Various types of support are needed to improve the quality and the production capacity of antisera to meet worldwide needs. Some producers are likely to have ‘global’ market perspectives, i.e. a willingness to produce antivenoms for different regions of the world, based on demand, humanitarian needs and on agreements with national and regional health authorities.
A strategy towards the consolidation of ‘regional’ laboratories should also be considered. These regional manufacturers should have reliable manufacturing processes and ability to ensure regional distribution of antisera of consistent quality and safety, in accordance with GMP standards. They should be encouraged and supported to increase production output and to demonstrate the efﬁ cacy of the antivenoms against the species of snakes and scorpions of greatest medical importance in the regions of distribution.
Similar objectives prevail for the manufacture of safe and effective rabies immunoglobulins. Fostering ‘regional’ producers could be complemented by the strengthening of production laboratories, at national level, willing to improve product quality and to cover the national demand. This scenario, involving local, regional and global producers alike, and supported and coordinated by national and world health authorities, would guarantee an adequate and sufﬁ cient supply of safe and effective antisera.
THE CRITICAL CASE OF AFRICA:
need for a multifaceted approach
The crisis in antiserum supply and correct use is most critical and urgent in sub-Saharan Africa. The number of antisera manufacturers supplying this region has decreased dramatically and the total amount of antiserum being offered is insufﬁ cient to cover even the most basic needs in this region. Moreover, the price of a vial of antivenom ranges between $50 and $150, which often represents a high portion of the yearly income of a rural worker.
Since an average adequate treatment usually involves the administration of at least 3 vials of antivenom, plus the use of ancillary therapeutic interventions, the cost of treating a single envenomed patient in Africa may reach around $200. In addition, some products imported to Africa are inappropriate and ineffective for the treatment of envenomings by African snakes. This situation, together with the poor development of health facilities and training of doctors, nurses and dispensers responsible for treating snakebites, have deterred many people suffering a snake bite from seeking medical treatment and driven them instead, to seek the help of traditional healers. A similar situation occurs regarding the procurement of rabies post-exposure prophylaxis. This combination of factors has created a self-perpetuating vicious cycle which needs to be urgently interrupted and corrected (47).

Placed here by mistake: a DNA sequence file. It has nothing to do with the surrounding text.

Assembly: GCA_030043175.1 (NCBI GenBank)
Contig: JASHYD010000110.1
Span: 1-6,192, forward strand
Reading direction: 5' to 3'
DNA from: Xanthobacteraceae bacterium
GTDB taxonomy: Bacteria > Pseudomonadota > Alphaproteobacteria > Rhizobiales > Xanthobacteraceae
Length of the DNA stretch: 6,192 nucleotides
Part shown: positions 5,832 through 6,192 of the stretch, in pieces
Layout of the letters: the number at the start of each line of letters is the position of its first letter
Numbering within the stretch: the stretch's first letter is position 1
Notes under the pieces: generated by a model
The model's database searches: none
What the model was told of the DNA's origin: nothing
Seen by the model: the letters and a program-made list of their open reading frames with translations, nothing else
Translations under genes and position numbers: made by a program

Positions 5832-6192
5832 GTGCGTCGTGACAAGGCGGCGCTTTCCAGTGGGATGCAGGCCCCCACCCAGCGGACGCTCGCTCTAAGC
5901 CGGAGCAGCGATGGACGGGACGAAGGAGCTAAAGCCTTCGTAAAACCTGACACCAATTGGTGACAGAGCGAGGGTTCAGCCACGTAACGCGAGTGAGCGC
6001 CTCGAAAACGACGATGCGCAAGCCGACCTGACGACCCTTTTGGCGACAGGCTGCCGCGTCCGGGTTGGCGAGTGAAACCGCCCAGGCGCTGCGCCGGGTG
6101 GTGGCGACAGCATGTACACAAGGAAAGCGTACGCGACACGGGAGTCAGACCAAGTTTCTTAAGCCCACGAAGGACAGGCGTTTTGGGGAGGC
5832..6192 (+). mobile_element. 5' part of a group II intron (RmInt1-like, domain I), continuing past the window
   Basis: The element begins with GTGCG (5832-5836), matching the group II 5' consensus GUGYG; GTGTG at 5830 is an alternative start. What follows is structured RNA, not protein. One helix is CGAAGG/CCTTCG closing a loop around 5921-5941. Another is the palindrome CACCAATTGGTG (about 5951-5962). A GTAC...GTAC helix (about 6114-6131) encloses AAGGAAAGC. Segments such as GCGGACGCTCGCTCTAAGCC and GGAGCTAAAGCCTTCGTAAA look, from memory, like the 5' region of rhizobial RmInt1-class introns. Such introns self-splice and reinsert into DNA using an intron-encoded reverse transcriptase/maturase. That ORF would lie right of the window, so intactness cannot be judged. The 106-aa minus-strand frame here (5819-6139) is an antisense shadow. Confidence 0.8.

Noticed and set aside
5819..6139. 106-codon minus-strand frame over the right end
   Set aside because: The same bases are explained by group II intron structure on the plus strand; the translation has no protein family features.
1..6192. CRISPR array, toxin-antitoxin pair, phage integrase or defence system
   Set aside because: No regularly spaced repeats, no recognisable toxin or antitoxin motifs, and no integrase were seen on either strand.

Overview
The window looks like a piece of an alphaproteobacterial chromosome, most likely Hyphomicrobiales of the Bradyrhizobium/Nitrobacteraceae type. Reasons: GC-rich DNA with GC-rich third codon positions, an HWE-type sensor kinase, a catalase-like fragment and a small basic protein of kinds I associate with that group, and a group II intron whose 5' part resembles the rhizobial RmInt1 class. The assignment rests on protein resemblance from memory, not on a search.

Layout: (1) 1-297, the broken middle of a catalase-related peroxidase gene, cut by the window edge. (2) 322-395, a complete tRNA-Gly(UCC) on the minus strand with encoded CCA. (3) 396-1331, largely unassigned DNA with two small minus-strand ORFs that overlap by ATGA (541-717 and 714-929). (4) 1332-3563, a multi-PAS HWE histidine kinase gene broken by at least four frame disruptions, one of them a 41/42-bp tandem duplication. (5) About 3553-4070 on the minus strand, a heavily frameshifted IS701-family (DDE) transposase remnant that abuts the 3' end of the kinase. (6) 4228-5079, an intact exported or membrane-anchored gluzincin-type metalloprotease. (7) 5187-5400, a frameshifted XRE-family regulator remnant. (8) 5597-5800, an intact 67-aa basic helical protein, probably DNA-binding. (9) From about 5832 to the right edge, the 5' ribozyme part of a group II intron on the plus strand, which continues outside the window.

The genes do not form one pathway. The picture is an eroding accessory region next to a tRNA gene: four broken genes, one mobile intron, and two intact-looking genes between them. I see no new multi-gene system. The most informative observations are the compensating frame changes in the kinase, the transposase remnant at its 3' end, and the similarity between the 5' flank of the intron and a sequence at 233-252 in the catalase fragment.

The solution to this disastrous situation should be multifaceted, involving simultaneously the various strategies discussed above. First, there is a need to involve a number of manufac-turers, both within Africa and in other regions, to commit themselves to a quota of antivenom production for Africa. An increase in overall antivenom supply to a level of 200,000 doses per year should be achieved by the year 2010. This effort should be combined with the transfer of manufacturing technologies to countries in Africa willing to start local production. The high cost of antivenoms for national health systems is another critical issue. Antivenom prices need to be affordable and international agencies and non-governmental organizations should commit to the purchase and donation of antivenoms. Achievement of these goals would break the vicious cycle by building up conﬁ dence in the use and supply of antivenoms. Concomitantly, antivenom distribution should be optimized and guided by appropriate epidemiological information. The development of regional treatment guidelines and the continuous training of health workers in the correct use of antivenom should complete the multifaceted strategy.
Local community organizations should participate in all these efforts. The serious current crisis in antiserum supply and use in sub-Saharan Africa should involve global, regional and local manufacturers, public-private partnerships, local and regional health authorities and health workers in coordination with WHO.